Living By The Land – Episode 60

NO-ONE had much appetite for breakfast the next day. Martha ushered Louisa into the dairy where David was already sampling the cheese, though even he was quiet, his charm hidden as a mark of respect for the farm’s sorrow. Xander and Betsy sat together, both pale – Betsy from lack of sleep and Xander, although undisturbed in the night, from disappointment at the cancelled tour of the sluice gates.

“We’ll be getting away, Louisa,” Samuel said, placing a warm arm around his daughter’s shoulders. “We’ll only be in the way here today.”

“Before church?” Louisa protested.

“I think it’s best. We can attend Evensong back home. Poor Robert won’t want to be bothered by visitors with all this to sort out.”

“But who would want to kill a bull?” Xander demanded. “And such a bull!”

The adults shushed him, but it was a valid question, and one to which Louisa truly feared the answer. There were so few people at Lower Meadow, and she had grown close to every one of them – even feather-brained Esther and Rose, and grumpy farmhand Edgar. She hated to think any one of them capable of ending poor Diablo’s life so cold-bloodedly.

“Someone must really want Farmer Robert to suffer,” David said quietly.

“But why?” Louisa asked.

“I don’t know. He’s been very successful, after all, and success breeds enemies. People are swift to envy, Louisa.”

“But it doesn’t make sense. The people here rely on Robert for employment.”

“All of them?”

Louisa shifted awkwardly. Callum and Tiernan did not. They were just staying here, and would soon be going back to their own farm in Northumberland. What if one of them had come here intending not to learn, but to sabotage? What if – God forbid – both of them had?

It couldn’t have been Callum, she reminded herself fiercely. He had been with her the night before. And yet she had no idea where he had been before he’d come to her. He might still have had the opportunity to kill Diablo.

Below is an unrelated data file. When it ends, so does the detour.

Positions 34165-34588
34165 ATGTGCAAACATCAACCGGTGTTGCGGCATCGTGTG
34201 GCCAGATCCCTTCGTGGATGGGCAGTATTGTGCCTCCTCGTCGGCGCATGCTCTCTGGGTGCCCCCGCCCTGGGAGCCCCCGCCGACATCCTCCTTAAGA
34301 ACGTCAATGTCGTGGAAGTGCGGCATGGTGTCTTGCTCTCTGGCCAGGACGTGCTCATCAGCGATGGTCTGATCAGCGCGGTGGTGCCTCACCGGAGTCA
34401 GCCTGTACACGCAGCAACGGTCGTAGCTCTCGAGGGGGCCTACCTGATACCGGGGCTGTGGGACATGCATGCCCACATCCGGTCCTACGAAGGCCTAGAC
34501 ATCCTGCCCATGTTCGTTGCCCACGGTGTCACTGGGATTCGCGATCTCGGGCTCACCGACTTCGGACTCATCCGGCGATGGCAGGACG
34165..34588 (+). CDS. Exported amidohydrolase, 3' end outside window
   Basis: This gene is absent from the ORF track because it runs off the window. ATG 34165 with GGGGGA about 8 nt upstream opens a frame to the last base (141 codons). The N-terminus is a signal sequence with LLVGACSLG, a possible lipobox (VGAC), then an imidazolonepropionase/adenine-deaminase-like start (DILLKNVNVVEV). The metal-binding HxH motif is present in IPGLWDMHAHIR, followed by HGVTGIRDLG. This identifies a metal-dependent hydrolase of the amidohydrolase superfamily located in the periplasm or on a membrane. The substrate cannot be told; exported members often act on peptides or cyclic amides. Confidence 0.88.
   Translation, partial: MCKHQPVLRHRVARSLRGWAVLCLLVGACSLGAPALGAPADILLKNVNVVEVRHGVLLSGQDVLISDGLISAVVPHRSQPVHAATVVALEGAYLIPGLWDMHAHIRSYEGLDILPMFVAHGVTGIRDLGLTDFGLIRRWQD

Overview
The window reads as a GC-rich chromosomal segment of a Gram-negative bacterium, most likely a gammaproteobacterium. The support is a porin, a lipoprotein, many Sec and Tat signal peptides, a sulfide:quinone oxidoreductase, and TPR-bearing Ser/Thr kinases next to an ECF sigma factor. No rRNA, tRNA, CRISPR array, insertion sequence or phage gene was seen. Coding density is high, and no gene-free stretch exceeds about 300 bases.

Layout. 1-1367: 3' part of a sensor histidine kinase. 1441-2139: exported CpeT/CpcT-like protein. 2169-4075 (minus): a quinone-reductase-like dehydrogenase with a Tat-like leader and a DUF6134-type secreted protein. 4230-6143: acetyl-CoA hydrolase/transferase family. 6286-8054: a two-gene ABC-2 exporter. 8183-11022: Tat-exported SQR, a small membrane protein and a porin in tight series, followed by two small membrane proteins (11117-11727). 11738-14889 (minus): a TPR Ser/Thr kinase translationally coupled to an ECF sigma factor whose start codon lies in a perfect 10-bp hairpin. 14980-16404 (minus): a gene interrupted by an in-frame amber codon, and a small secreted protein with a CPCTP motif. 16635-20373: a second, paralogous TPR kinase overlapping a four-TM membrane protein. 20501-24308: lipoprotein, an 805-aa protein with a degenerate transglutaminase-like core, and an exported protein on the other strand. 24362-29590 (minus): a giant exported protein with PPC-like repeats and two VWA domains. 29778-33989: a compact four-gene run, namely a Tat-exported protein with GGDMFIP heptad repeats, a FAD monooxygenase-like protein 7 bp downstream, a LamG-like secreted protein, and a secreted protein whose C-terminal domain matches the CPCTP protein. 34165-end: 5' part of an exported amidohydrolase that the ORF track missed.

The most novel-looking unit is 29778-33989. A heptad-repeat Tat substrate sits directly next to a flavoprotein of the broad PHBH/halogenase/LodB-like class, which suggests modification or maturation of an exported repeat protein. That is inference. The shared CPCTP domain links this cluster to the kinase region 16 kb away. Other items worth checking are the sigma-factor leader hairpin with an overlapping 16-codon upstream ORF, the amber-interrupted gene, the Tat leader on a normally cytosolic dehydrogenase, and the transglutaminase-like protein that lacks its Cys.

She shook her head, furious at herself for thinking such things of him.

“Louisa, are you all right?” Betsy clung to her hand.

“I’m sorry, sweetheart, it’s just so awful, isn’t it? It makes you question people, and that’s not nice.”

“Not nice, no,” Samuel agreed, “but necessary. I wish we could stay and see you through this, lass.”

Louisa pulled herself out of her misery.

“No, you must go back. There’s the farm and school and everything. I’ll be fine, Dad, really. I have good friends here.”

“And a young man, if I’m not mistaken?”

Louisa flushed, but it did not feel like the time to talk of romance. Besides, she had seen no sign of Callum yet this morning, and the whole proposal still felt a little unreal.

“I’ll come home soon,” she said. “When all of this is done with. We can talk then.”

“Do.” Samuel pulled her close. “We’ll look forward to it.”

“I will, especially,” Betsy said, creeping in between them.

Louisa pulled away and bent down  to clasp her little sister’s slim shoulders.

“You keep on doing all that good living, Betsy,” she said fondly.

“I will, Louisa.”

“And you, Xander.” Louisa rose and turned to her younger brother.
“Work hard! Farmer Robert doesn’t make promises he doesn’t mean to keep, and if you keep progressing that apprenticeship will happen.”

“If there’s a farm for it to happen on.” The boy’s lip quivered.

“Ah, now, don’t talk that way. Farmer Robert will sort it out. Will you leave me your drawings to show him when the time is right?”

Blushing, her brother pulled out his notebook, carefully selected two pages and detached them. Louisa folded them with care and tucked them into her apron pocket.

She turned to David. The older (and greedier) of her brothers, she noticed, was cradling a large package of Martha’s finest fare, so at least she needn’t worry about her family starving on the
journey home!

“Take care, David.”

“I will, and you, too, sister. It’s a fine place you’ve got yourself here, and I’m sure this nasty business will soon be forgotten.”

Louisa kissed him. She appreciated the sentiment, but she knew that this time it wasn’t going to be forgotten that easily . . .

Alison Cook